Near-miss footage raises speed limit questions, SARTA says

By: Cobey Bartels


Shearer says recent road incident captured by a vehicle dash cam highlights wider issue within Port Augusta region

Near-miss footage raises speed limit questions, SARTA says
Shearer urges truck drivers to wait for overtaking lanes rather than risking lives.

 

Footage of a truck driver overtaking a roadtrain near Port Augusta has sparked debate around the existing 90km/h road train speed limits within the region. 

A truck driver, pulling Garden Grove trailers, has been stood down according to the transport company, after dash cam footage was uploaded to Facebook by motorist Al N Aileen Cortina who was forced to veer off the road to avoid colliding with the truck.

The footage shows the driver of the car being forced to drive off the shoulder of the road, with the video captioned, "We had to do some offroad driving in the Cortina this morning just out of Port Augusta."

At the time of writing, the video has been viewed 72,000 times and shared by 928 people since Tuesday.

South Australian Road Transport Association (SARTA) executive officer Steve Shearer says while an investigation needs to take place to properly establish the details of the incident, the footage highlights a wider issue within the Port Augusta region.

"Between Adelaide and Port Augusta, road trains are limited to 90km/h, so B-doubles, semis, truck and dogs, they’re all doing 100km/h and they’re catching up and then they have to be patient and wait for a passing lane," Shearer says.

"Some of them pull out and pass anyway which isn’t the right thing to do, but the problem does go away if the trucks are all doing 100km/h.

"We ran trials alongside the Department of Transport that resulted in permission for road trains to travel at 100km/h between Port Augusta and Perth, and Port Augusta and Darwin."

Shearer says the truck driver caught on camera may have overtaken without a clear view around a bend and urges truck drivers to wait for overtaking lanes rather than risking lives.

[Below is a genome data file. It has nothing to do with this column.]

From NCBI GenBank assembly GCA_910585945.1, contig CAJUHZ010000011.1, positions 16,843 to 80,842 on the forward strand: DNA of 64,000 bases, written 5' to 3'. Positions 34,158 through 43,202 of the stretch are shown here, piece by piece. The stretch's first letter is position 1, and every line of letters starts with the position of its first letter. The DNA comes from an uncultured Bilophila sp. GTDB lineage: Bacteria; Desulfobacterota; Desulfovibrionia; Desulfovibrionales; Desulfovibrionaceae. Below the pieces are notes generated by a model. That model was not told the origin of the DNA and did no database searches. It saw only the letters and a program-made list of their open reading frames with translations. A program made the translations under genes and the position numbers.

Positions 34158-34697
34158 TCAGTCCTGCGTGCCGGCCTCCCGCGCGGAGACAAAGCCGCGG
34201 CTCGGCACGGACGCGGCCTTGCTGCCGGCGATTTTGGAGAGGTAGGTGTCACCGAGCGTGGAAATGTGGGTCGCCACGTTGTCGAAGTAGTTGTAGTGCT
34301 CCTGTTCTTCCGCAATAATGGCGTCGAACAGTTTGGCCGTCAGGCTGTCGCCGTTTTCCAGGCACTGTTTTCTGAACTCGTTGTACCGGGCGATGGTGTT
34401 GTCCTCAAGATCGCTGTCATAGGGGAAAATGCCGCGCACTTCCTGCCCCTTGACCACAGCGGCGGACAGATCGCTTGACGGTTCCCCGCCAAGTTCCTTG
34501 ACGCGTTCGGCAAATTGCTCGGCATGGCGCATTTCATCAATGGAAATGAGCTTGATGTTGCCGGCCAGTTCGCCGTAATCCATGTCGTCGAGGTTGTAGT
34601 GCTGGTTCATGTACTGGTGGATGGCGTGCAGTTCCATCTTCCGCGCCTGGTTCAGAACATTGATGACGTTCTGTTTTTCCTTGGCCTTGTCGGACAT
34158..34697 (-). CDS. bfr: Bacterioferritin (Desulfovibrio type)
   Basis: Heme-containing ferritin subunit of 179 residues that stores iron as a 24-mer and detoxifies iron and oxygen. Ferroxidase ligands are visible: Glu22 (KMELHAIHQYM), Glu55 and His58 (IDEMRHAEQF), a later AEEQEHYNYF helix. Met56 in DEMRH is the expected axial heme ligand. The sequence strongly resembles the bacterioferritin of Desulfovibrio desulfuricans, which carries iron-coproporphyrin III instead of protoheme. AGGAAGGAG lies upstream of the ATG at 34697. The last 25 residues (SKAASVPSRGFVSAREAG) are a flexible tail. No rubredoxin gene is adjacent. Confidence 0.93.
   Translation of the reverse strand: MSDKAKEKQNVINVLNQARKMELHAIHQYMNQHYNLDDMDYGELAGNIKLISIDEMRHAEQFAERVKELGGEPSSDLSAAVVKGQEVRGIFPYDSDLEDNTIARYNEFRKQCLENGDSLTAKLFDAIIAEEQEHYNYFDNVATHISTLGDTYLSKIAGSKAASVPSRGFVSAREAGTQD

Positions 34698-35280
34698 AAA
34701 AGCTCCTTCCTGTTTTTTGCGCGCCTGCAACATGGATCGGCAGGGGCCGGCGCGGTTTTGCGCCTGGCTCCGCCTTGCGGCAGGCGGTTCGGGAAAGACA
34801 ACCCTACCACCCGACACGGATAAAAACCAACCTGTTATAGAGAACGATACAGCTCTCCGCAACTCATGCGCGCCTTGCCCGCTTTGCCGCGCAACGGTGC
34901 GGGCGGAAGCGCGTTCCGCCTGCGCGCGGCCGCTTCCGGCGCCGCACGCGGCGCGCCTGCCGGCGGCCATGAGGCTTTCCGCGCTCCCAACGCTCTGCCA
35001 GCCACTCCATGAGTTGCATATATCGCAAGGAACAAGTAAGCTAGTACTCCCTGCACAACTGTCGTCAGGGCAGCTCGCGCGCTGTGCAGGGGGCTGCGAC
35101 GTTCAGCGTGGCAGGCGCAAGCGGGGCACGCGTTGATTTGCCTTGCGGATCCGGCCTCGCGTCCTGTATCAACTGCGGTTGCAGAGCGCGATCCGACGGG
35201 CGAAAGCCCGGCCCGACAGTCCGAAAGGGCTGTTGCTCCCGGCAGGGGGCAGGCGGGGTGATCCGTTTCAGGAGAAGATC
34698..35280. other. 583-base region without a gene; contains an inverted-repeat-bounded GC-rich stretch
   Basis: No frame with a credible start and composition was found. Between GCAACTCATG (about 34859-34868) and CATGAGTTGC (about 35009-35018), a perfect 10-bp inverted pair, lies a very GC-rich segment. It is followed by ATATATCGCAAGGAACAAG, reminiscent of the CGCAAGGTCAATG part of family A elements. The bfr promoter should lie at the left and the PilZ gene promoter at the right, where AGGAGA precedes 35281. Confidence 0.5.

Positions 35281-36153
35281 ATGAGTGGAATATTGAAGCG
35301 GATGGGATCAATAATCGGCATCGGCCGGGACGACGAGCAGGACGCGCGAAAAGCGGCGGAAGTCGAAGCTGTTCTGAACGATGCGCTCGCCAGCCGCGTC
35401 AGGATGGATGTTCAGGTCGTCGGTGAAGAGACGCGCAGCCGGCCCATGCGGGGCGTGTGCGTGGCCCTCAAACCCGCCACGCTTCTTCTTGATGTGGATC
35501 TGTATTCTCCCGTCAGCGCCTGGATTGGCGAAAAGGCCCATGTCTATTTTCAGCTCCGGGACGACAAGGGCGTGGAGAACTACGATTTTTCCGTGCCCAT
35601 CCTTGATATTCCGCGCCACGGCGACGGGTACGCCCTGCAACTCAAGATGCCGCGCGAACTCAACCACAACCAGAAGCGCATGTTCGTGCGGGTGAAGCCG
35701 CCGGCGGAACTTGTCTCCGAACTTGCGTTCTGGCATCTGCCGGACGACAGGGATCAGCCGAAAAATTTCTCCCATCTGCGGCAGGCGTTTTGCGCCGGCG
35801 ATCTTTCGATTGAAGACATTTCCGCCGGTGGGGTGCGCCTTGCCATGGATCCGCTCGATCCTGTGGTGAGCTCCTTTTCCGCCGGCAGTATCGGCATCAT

"For whatever reason, it certainly looks from the dash cam footage like he commenced an overtaking manoeuvre on a bend.

"Lesson number one is you do not start an overtaking manoeuvre if you don’t have a clear view.

"The second point is, he’s done this a very short distance from an overtaking lane.

"There are usually two, maybe three signs informing you of the overtaking lane.

"Take a few more minutes instead of somebody’s life or your own life – it’s just not worth risking.

"He is very lucky, we all are as an industry, that that motorist remained calm and kept that car tidy even though he had to go off the road."

Garden Grove released a statement the day after the footage emerged, apologising to the public and ensuring they will undertake a full investigation.

"We are deeply disappointed by this incident and are currently conducting a full investigation," the company says in the statement.

"We understand the dangerous potential of this situation and are extremely grateful of the actions of the other driver to ensure no one was hurt.

"We assure you of our commitment to safety, and that appropriate action is currently being taken.

"We apologise to the community over the bad experience with one of our vehicles," the statement says.

SA police have confirmed that members of their Heavy Vehicle Enforcement Section are investigating the footage.

"When Police receive such footage they will view it in order to ascertain what offences have been committed and if the parties involved can be identified and prosecuted," SA police said.

"In order for this to occur it is important that Police are able to speak to the owner of the footage to verify the time, date, location and other details to assist in a successful prosecution."

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